State can do its part to boost property market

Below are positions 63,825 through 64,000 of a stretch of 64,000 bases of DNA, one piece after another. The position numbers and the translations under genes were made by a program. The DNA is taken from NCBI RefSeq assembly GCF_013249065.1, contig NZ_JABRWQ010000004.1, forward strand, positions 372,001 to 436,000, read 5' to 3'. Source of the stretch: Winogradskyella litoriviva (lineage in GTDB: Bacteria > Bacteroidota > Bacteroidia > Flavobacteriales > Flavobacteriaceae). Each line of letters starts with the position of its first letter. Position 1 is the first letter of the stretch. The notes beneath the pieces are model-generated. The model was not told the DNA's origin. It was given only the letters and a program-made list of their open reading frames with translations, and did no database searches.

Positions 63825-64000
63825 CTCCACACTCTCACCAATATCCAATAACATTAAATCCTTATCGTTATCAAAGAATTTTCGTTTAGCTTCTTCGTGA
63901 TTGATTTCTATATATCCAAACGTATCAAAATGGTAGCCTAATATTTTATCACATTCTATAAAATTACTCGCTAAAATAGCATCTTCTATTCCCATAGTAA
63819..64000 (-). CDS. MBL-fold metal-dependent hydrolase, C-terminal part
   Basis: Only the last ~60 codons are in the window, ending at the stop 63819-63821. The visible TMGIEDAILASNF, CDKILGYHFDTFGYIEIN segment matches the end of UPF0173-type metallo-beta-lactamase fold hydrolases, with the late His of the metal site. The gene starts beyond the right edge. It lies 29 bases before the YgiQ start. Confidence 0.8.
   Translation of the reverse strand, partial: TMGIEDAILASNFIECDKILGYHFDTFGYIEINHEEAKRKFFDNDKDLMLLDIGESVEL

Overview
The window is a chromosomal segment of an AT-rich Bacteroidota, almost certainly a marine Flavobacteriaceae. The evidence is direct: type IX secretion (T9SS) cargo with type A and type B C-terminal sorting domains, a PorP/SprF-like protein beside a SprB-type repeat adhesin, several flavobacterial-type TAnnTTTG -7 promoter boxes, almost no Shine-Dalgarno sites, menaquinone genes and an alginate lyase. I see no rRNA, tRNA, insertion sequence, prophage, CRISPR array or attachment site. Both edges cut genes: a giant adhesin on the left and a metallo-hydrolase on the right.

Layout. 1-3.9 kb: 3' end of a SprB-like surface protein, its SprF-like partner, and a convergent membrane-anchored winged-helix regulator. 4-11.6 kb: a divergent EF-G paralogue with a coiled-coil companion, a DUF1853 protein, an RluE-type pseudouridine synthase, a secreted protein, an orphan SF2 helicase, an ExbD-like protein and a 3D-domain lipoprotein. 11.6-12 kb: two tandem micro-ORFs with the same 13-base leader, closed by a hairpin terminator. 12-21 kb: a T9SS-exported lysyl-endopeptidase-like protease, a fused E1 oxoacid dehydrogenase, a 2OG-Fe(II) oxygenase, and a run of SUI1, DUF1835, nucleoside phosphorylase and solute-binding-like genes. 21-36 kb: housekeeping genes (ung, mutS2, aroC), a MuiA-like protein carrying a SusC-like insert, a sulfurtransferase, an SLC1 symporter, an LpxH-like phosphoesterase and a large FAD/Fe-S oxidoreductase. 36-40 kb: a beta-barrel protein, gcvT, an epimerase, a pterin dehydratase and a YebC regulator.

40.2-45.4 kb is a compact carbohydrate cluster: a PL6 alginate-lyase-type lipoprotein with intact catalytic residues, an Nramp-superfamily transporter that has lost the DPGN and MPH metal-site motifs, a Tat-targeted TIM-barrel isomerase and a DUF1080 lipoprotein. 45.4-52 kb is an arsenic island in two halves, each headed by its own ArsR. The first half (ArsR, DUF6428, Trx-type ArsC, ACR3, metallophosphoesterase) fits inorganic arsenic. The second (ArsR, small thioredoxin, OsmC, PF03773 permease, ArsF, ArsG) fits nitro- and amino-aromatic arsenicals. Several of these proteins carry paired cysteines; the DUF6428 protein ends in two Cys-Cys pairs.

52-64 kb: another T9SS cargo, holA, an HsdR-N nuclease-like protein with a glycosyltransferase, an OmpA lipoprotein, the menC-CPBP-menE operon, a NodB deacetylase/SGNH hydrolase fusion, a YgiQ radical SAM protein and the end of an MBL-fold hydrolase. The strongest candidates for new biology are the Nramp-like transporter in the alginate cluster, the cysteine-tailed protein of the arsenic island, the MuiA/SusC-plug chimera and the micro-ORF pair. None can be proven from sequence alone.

The domestic real estate market must be upgraded to maximize the beneficial effects of rapid economic growth, a survey by the Foundation for Economic and Industrial Research (IOBE) suggests. The property market is globally one of the most important economic sectors, as the collective value of houses in all developed countries at end-2002 was estimated at $30 trillion, when that of stocks and state bonds did not exceed $20 trillion. The IOBE research stresses the huge rise in house prices in the 1995-2004 period, estimated at 134 percent, with rates of greater rise in the 1999-2002 period, attributed to the growth of the stock market and the significant decline of interest rates. In Athens, the rise was actually even greater, reaching 164 percent, while in other city areas the rise between 1995 and 2004 came to 111 percent. Since 2004 the rate of price increase has slowed down significantly, IOBE notes, so that in the first nine months of 2004 it was at 2.2 percent against 6.2 percent in the same period in 2003. In Athens there were even cases of a limited reduction in prices of between 0.9 and 4.9 percent in the January-September 2004 period. The survey suggests that rental rates vary considerably depending on the quality and characteristics of every area, while the variant of rates is wide even within the same area. Squares, streets, parks and nearby public transport are among the things that keep rates high. The age of houses, the quality of construction, the location and the comforts on offer are also factors that determine rent levels. In areas of Attica, the average rate ranges from 6 euros per square meter to 16.5 euros/sq.m. Yet if we compare the lowest and the highest price, there is a difference of 27.5 euros/sq.m. The rise in house prices is not due to any similar rise in their construction costs, as in the 1997-2001 period the increase in the cost of construction of buildings was just 4.4 percent. Obviously profit margins for house constructors have increased significantly. In 1998 and 1999 the number of houses on the market rose by 13.4 percent and 23.9 percent respectively. This has limited the rate rise, although the great increase in supply did not continue in 2000 (when there was an increase in supply by just 5.5 percent). A decline in the number of houses on offer by 37 percent in 2001 caused a further rise in prices. Given the importance of the real estate sector, both for the normal operation and the growth of the economy, IOBE calls for a more active role by the state in a series of key issues, such as inaugurating a long-term land policy (land usage, expansion of town-planning zones etc), the management of public corporations’ buildings, the general financial policy, property taxation, rent subsidies and specialized interventions, such as the supply of hundreds of houses after the end of the Olympic Games. «The Greek real estate market has always suffered from the absence of any coordinating body across its sectors, able to draft a long-term property policy and to coordinate interventions in a variety of sectors,» suggests the IOBE survey. It adds that «the absence of such a body has contributed significantly to the lack of important regulations and has bred specific problems in the market, topped by the lack of official, or at least monitored, information about its fundamental data.» The consequences, according to IOBE, have been that «despite efforts by the private sector to set terms for the regulation of the market,» the latter has not profited from the particularly favorable financial conjunction with institutionals putting their money into property. More inspections on construction firms The Special Inspections Service (SIS) is to conduct extensive inspections on construction firms because of evidence of large-scale tax evasion in the sector. According to the IOBE study mentioned above, the construction cost of new houses rose 4.4 percent in 1997-2001, while house prices rose 75 percent. Economy and Finance Minister Giorgos Alogoskoufis told reporters yesterday that value-added tax (VAT) on new buildings was imposed precisely for the purpose of fighting tax evasion. He added that the imposition of VAT on buildings whose construction permits were issued after January 1, 2006, will help impose rules on a rather wild market and also help to draw investors. SIS has been told to conduct inspections on all large construction companies. However, it is mostly the small ones that are active in the housing market, although it is expected that this will gradually change. The Finance Ministry will provide instructions next week as to the most effective inspection methods and the most widely used tax-evasion methods. Such methods include changing the prices on invoice carbon copies, especially in public projects, and underpricing the services of subcontractors and procurers to bring the actual cost of a building into line with its so-called objective value, the criterion used by the state authorities to assess property tax. Last year, 668 construction companies were inspected, with 307 (46 percent) found to have evaded taxes.